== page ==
Income-Driven student loan repayment plans, which started with Income-Contingent Repayment (ICR) in 1993, can make monthly repayment substantially more affordable for many borrowers by limiting student loan payments to no more than a certain percentage of income. However, when considering any of the five Income-Driven Repayment (IDR) plans, it’s critical to think not only of how borrowers may manage the monthly repayment costs but also of the long-term income trajectory of the borrower. Since payments are based on income, those who expect high future earnings may not benefit from using an IDR plan; because payments increase proportionately with income levels (and depending on the interest rate(s) of the loans being paid off), the borrower may or may not be better off maintaining lower monthly payments than paying the loan off quickly with higher payments. Which makes the decision to choose an IDR plan potentially complex, especially since many repayment plans for Federal student loans not only limit monthly payments relative to income but may also actually trigger forgiveness of the loan balance after a certain number of years.
Accordingly, the first line of action for borrowers tackling student loan debt and its potential repayment strategies is to identify the specific goal: to pay the loan(s) off in full as quickly as possible and minimize the interest expense along the way, or to seek loan forgiveness and minimize total payments along the way (in order to maximize the amount forgiven at the end of the forgiveness period). Once the objective is clear, planners can explore the repayment options available.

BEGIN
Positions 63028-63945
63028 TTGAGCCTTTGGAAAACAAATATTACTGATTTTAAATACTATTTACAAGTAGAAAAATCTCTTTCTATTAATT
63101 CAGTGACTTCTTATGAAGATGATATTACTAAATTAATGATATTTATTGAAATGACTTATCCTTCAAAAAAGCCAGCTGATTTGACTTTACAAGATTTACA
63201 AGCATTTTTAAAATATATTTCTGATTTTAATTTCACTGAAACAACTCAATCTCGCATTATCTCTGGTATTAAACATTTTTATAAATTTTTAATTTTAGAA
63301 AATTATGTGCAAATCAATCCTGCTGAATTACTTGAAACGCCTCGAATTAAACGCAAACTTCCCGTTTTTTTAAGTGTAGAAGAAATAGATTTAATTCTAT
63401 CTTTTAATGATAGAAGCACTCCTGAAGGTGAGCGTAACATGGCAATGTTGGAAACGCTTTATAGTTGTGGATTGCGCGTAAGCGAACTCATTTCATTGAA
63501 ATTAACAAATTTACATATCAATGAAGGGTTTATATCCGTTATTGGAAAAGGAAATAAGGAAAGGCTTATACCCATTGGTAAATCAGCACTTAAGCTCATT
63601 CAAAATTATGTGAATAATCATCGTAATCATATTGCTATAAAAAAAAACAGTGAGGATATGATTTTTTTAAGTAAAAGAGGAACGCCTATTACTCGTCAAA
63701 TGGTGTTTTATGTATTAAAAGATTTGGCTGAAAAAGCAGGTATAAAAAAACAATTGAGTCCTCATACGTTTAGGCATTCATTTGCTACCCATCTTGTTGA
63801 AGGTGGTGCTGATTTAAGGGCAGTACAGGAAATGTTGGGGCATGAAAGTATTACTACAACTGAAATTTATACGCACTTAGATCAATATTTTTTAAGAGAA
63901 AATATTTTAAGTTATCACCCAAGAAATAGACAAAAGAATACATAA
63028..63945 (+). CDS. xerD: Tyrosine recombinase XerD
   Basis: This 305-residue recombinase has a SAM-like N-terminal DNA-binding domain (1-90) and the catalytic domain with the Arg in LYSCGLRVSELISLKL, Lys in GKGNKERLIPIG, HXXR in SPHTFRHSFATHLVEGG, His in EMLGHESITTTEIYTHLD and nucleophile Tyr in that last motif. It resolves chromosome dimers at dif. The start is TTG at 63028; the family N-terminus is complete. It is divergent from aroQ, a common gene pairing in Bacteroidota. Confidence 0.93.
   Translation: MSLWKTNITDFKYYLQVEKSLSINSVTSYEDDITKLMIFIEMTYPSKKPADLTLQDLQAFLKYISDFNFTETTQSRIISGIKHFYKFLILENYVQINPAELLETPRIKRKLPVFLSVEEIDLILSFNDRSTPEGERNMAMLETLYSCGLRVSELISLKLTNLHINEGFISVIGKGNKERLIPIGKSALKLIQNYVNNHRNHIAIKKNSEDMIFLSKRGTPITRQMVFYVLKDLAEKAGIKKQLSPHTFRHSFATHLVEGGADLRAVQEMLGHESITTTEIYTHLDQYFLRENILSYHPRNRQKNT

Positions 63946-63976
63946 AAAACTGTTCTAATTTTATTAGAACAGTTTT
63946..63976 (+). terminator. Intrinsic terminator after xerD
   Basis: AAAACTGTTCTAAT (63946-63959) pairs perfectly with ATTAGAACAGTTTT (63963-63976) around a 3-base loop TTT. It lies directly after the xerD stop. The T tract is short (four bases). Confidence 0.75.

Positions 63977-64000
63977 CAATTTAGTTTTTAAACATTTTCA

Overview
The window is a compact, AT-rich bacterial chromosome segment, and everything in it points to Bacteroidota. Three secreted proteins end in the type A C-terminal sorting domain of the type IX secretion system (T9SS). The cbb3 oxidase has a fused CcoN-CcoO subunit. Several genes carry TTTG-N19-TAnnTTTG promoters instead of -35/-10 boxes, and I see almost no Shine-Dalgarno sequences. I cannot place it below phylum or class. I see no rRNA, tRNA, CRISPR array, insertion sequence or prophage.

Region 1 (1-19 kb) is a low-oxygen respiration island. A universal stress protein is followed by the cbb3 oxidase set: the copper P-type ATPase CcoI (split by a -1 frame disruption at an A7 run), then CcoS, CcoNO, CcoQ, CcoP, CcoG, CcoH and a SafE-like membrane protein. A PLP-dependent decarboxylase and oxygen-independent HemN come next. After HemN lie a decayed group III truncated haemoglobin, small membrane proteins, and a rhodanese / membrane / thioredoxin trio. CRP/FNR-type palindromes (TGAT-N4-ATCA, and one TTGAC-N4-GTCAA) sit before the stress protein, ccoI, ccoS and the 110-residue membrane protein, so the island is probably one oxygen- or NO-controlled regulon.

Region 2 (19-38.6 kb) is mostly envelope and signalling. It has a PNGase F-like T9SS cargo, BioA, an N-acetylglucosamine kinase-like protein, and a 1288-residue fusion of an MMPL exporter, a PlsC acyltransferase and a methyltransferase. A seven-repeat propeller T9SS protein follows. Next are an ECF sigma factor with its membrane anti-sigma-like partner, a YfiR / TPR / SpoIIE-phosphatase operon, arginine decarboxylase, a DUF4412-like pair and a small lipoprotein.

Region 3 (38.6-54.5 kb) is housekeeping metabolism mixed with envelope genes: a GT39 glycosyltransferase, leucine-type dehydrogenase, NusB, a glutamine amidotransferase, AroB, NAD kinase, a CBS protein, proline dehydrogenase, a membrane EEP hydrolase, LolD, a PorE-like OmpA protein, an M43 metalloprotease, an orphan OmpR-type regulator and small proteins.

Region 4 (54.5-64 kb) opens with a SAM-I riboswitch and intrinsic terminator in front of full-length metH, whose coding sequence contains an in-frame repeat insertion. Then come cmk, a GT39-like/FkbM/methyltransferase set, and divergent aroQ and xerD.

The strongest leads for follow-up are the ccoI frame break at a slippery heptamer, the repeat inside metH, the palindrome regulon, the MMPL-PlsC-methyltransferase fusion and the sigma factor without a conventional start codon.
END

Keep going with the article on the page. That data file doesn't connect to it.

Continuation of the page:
For those seeking the path of loan forgiveness, IDR plans that limit current payment obligations are often preferable, as even if they lead to the loans negatively amortizing (as the interest accrual on the student loans may significantly outpace the required payment if a borrower has a relatively low income), doing so simply maximizes forgiveness in the end. On the other hand, debt forgiveness may not be best; if the borrower does stay on that IDR plan all the way through forgiveness (typically 20 or 25 years), the forgiven amounts may be treated as income for tax purposes (which for some borrowers, could actually bring the total cost to far higher than what they would have paid had they actually paid down their loan balance to $0!).
Ultimately, the key point is that repayment strategies should be chosen carefully, as the desire to manage household cashflow often entails minimizing payments that maximize forgiveness, but the income tax consequences of forgiveness and rising repayment obligations as income grows can sometimes result in higher total borrowing cost than simply paying off the loan as quickly as possible!